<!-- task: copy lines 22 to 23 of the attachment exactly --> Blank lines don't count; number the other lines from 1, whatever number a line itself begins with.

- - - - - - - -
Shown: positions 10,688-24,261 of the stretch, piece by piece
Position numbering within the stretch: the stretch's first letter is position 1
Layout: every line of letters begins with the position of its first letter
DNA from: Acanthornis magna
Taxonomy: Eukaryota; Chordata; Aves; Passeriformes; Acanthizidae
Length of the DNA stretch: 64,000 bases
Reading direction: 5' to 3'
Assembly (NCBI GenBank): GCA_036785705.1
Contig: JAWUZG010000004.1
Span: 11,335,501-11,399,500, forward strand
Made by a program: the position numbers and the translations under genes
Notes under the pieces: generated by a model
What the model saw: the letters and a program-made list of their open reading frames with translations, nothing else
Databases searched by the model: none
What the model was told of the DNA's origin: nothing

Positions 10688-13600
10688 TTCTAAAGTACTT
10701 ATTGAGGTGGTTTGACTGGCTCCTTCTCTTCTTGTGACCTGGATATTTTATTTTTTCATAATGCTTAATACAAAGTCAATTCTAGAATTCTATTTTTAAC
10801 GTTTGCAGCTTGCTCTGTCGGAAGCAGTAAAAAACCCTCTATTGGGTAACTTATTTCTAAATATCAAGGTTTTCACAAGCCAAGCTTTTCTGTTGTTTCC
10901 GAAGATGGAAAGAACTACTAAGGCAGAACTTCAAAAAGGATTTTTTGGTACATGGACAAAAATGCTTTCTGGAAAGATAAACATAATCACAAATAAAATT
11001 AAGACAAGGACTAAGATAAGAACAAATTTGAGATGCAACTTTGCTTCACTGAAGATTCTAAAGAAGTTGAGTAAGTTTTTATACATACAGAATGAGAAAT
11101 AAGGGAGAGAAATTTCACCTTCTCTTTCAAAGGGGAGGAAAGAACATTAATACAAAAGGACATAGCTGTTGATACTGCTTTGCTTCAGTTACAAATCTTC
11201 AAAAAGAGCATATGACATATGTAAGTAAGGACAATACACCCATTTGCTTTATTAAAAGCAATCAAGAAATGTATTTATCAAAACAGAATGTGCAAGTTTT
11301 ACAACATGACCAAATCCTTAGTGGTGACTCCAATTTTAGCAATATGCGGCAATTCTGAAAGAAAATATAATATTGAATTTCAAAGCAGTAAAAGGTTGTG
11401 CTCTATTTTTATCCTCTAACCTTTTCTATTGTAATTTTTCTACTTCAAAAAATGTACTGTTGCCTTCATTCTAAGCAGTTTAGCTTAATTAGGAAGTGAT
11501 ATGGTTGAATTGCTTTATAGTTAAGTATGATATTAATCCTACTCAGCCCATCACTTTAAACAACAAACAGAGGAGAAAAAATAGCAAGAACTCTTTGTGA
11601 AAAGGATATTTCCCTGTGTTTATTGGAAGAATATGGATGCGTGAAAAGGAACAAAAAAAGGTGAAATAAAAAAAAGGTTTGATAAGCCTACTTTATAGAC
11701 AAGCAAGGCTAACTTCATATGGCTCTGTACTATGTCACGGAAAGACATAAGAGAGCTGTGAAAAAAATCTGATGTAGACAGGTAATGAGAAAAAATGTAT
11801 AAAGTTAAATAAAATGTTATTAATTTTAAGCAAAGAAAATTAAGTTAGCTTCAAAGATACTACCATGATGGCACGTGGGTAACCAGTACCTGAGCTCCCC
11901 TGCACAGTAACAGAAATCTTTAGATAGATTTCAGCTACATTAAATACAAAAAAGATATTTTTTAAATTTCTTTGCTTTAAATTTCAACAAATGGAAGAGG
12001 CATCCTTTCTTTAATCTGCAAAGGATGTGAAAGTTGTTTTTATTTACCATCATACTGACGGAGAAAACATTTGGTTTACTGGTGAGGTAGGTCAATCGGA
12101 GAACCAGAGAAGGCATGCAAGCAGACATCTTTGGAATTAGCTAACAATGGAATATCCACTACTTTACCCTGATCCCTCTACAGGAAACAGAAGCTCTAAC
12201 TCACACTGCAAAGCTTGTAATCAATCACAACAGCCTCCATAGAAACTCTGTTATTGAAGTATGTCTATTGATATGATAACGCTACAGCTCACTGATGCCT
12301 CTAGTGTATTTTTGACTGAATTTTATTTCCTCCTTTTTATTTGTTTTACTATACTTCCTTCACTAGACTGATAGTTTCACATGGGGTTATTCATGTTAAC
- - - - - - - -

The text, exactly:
11101 AAGGGAGAGAAATTTCACCTTCTCTTTCAAAGGGGAGGAAAGAACATTAATACAAAAGGACATAGCTGTTGATACTGCTTTGCTTCAGTTACAAATCTTC
11201 AAAAAGAGCATATGACATATGTAAGTAAGGACAATACACCCATTTGCTTTATTAAAAGCAATCAAGAAATGTATTTATCAAAACAGAATGTGCAAGTTTT